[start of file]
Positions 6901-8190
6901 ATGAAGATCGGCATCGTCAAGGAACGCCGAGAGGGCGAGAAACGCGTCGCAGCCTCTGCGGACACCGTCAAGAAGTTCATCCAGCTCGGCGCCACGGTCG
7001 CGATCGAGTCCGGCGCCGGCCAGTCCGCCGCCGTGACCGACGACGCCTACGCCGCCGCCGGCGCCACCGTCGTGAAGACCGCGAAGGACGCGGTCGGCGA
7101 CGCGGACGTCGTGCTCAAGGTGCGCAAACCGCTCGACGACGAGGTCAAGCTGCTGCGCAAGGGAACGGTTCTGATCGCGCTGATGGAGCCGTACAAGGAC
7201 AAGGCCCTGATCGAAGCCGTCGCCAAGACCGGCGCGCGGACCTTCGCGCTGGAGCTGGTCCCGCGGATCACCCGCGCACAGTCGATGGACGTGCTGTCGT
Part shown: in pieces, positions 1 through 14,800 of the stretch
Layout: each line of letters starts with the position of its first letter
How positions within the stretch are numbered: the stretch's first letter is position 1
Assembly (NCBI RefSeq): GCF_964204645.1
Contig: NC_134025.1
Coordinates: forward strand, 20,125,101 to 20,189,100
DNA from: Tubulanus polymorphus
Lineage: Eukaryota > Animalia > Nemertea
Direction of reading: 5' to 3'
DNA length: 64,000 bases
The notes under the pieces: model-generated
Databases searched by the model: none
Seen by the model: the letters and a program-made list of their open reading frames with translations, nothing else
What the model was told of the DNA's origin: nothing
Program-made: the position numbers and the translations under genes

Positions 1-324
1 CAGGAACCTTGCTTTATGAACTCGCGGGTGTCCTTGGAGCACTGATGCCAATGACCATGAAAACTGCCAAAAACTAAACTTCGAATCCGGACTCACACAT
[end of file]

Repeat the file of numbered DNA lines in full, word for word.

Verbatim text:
Positions 6901-8190
6901 ATGAAGATCGGCATCGTCAAGGAACGCCGAGAGGGCGAGAAACGCGTCGCAGCCTCTGCGGACACCGTCAAGAAGTTCATCCAGCTCGGCGCCACGGTCG
7001 CGATCGAGTCCGGCGCCGGCCAGTCCGCCGCCGTGACCGACGACGCCTACGCCGCCGCCGGCGCCACCGTCGTGAAGACCGCGAAGGACGCGGTCGGCGA
7101 CGCGGACGTCGTGCTCAAGGTGCGCAAACCGCTCGACGACGAGGTCAAGCTGCTGCGCAAGGGAACGGTTCTGATCGCGCTGATGGAGCCGTACAAGGAC
7201 AAGGCCCTGATCGAAGCCGTCGCCAAGACCGGCGCGCGGACCTTCGCGCTGGAGCTGGTCCCGCGGATCACCCGCGCACAGTCGATGGACGTGCTGTCGT
Part shown: in pieces, positions 1 through 14,800 of the stretch
Layout: each line of letters starts with the position of its first letter
How positions within the stretch are numbered: the stretch's first letter is position 1
Assembly (NCBI RefSeq): GCF_964204645.1
Contig: NC_134025.1
Coordinates: forward strand, 20,125,101 to 20,189,100
DNA from: Tubulanus polymorphus
Lineage: Eukaryota > Animalia > Nemertea
Direction of reading: 5' to 3'
DNA length: 64,000 bases
The notes under the pieces: model-generated
Databases searched by the model: none
Seen by the model: the letters and a program-made list of their open reading frames with translations, nothing else
What the model was told of the DNA's origin: nothing
Program-made: the position numbers and the translations under genes

Positions 1-324
1 CAGGAACCTTGCTTTATGAACTCGCGGGTGTCCTTGGAGCACTGATGCCAATGACCATGAAAACTGCCAAAAACTAAACTTCGAATCCGGACTCACACAT